SEC, DOJ keep eye out for foreign corruption in PE industry

  • Och-Ziff case provides insight into future enforcement
  • Portfolio companies also subject to DOJ enforcement
  • Proskauer’s Leonard expects fees, expenses to remain priority

The recent focus of the SEC and Department of Justice on how private fund managers conduct and attract business outside the U.S. may hint at future enforcement actions, a recent report from law firm Proskauer says.

While proper accounting of private equity fees and expenses will remain an SEC priority in 2017, “the other thing we’re going to continue to see is more enforcement in the Foreign Corrupt Practices Act,” said Robert Leonard, a partner in the firm’s hedge funds group.

The act prohibits companies from making payments to foreign-government officials to obtain or retain business. The two agencies’ continued focus on foreign corruption could “also have an impact on raising money” for new PE funds, particularly because the act extends to any quasi-governmental entities or family members, Leonard added.

For example, JPMorgan Chase recently settled with the SEC for $264 million for providing jobs and internships to family members of government officials throughout the Asia-Pacific region as a means of obtaining business.

JPMorgan and the Justice Department entered a non-prosecution agreement that acknowledges responsibility for criminal conduct relating to the SEC’s findings, according to a copy of the enforcement action.

Private equity firms, particularly those that raise money from or invest in foreign entities, were put on notice after Och-Ziff Capital Management paid more than $400 million in an FCPA settlement.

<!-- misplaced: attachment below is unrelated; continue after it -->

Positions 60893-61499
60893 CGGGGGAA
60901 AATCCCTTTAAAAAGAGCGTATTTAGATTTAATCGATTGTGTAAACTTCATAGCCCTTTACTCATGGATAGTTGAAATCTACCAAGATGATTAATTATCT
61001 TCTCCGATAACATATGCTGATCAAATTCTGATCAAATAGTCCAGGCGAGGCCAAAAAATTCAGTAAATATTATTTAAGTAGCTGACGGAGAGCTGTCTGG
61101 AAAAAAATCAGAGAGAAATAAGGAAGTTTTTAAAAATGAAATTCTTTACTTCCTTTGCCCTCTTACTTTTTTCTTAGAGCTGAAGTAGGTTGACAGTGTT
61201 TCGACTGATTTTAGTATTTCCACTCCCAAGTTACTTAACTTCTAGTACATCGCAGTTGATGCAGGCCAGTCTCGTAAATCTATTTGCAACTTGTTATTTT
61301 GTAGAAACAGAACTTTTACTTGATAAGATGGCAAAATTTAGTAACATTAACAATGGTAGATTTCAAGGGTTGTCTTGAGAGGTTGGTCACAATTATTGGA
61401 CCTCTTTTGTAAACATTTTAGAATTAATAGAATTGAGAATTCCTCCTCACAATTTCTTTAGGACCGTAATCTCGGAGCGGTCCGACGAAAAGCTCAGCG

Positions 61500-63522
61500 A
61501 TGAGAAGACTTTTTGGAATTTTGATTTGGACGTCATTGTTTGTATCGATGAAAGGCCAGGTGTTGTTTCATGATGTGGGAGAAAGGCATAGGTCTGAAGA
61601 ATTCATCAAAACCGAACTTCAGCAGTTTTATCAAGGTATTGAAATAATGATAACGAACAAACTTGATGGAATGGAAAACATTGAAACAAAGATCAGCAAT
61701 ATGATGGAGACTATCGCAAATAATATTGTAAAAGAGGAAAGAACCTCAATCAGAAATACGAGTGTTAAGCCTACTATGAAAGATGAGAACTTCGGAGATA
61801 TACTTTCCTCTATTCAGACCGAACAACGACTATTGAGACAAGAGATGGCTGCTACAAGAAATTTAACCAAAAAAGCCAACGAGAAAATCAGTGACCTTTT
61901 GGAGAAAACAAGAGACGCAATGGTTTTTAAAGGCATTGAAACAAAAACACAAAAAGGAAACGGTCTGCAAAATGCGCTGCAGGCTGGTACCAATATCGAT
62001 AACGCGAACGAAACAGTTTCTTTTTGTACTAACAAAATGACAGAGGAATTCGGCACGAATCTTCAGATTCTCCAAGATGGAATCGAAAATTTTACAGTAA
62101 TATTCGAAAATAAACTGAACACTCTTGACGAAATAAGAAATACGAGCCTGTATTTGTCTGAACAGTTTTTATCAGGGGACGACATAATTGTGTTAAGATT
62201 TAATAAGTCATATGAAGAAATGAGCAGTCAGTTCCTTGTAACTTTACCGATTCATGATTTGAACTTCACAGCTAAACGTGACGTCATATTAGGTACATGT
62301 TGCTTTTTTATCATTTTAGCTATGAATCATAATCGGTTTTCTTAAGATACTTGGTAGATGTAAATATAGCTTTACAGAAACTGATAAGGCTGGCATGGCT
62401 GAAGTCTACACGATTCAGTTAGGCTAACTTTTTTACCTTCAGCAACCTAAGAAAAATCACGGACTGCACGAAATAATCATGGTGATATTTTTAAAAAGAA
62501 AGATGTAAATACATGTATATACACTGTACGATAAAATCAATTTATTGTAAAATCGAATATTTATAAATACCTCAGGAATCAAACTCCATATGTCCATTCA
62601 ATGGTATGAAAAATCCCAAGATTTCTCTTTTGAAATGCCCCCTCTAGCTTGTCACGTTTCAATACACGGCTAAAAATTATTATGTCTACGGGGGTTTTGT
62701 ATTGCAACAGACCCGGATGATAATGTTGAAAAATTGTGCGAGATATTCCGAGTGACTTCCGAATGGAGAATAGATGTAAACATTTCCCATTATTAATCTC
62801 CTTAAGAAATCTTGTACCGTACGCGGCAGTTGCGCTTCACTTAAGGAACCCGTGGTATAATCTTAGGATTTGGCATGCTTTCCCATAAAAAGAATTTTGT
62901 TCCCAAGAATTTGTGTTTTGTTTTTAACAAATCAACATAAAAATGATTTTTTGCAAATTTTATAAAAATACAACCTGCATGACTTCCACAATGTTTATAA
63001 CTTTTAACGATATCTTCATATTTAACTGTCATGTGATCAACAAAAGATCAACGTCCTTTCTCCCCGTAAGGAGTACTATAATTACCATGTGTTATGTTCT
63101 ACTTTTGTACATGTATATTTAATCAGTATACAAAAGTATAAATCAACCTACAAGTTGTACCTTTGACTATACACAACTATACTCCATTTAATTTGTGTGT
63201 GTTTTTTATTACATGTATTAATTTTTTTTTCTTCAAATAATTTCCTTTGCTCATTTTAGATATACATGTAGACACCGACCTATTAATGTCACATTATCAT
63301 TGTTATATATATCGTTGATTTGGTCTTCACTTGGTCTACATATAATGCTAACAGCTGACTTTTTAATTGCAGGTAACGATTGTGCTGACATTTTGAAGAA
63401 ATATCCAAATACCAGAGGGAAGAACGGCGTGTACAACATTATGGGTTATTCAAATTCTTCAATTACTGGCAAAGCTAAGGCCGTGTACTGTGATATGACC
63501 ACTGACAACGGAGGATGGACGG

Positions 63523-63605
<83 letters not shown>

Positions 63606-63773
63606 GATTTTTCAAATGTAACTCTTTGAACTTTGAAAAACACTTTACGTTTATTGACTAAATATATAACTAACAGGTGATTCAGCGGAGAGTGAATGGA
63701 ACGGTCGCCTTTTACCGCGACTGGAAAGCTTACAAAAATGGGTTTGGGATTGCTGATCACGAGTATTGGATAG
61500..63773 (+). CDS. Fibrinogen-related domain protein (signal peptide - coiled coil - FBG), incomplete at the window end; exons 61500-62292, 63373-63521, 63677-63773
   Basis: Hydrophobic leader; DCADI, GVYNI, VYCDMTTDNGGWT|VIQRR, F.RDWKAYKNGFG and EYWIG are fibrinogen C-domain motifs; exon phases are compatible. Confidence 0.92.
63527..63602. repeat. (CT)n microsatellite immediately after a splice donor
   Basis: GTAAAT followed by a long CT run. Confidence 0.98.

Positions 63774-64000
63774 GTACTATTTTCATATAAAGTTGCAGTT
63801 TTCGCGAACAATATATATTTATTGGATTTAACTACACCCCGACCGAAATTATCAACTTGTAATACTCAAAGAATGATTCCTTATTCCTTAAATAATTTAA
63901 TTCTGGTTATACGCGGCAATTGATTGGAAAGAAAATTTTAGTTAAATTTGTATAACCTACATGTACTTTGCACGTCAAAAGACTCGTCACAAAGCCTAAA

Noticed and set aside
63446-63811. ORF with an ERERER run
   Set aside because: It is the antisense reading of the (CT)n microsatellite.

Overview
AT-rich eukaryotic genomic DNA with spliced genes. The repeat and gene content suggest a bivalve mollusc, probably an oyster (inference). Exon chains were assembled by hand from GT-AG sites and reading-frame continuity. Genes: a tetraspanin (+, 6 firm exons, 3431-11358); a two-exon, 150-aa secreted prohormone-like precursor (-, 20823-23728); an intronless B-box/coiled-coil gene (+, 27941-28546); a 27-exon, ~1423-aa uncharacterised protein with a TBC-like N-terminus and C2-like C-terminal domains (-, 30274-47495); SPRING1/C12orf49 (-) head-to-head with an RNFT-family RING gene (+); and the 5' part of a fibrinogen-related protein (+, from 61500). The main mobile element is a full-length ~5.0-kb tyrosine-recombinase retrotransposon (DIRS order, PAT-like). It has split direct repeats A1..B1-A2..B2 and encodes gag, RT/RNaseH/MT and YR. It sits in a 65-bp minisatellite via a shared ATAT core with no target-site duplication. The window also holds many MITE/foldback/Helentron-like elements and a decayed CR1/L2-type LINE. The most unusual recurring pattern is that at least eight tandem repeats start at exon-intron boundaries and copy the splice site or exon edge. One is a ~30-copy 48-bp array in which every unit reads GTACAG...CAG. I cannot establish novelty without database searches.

The SEC and Justice agency found the firm had used “intermediaries, agents, and business partners to pay bribes to high-level government officials in Africa,” including Libyan Investment Authority officials, a September news release said.

Och-Ziff, a private asset manager whose PE strategies are backed by institutional clients like New Jersey Division of Investment, acknowledged responsibility for violating bribery and bookkeeping rules, according to the SEC’s order.

“This settlement provides important guidance for private funds,” according to the Proskauer report. “The settlement sets forth the government’s FCPA compliance expectations in great detail for this manager, and all private fund managers should follow these expectations in light of their own particular circumstances.”

Those include high-level commitments to compliance on the part of any private equity firm’s senior management — CEO Daniel Och agreed to personally pay more than $2 million to settle the case — as well as clearly outlined policies for oversight, risk-based review, enforcement and discipline, the Proskauer report says.

Of course, the FCPA applies to more than just asset managers. PE firms owning portfolio companies that regularly do business with foreign governments should ensure their management teams adhere to similar policies, Leonard said.

Beyond the Foreign Corrupt Practices Act, Leonard said he expected the SEC to continue its focus on PE fee-and-expense practices and ensuring firms properly disclose those policies to fund investors.

“Starting in 2015, then this year as well, they found a lot of people and a lot of funds — big funds — that were misallocating or [improperly] disclosing how they will do things. And if you disclose properly, you’ll be fine,” Leonard said.

He added: “It’s more complicated for PE funds and for other private fund vehicles.”

Action Item: For Proskauer’s full report, visit

Robert Leonard, partner in Proskauer’s hedge fund practice. Photo courtesy of the firm.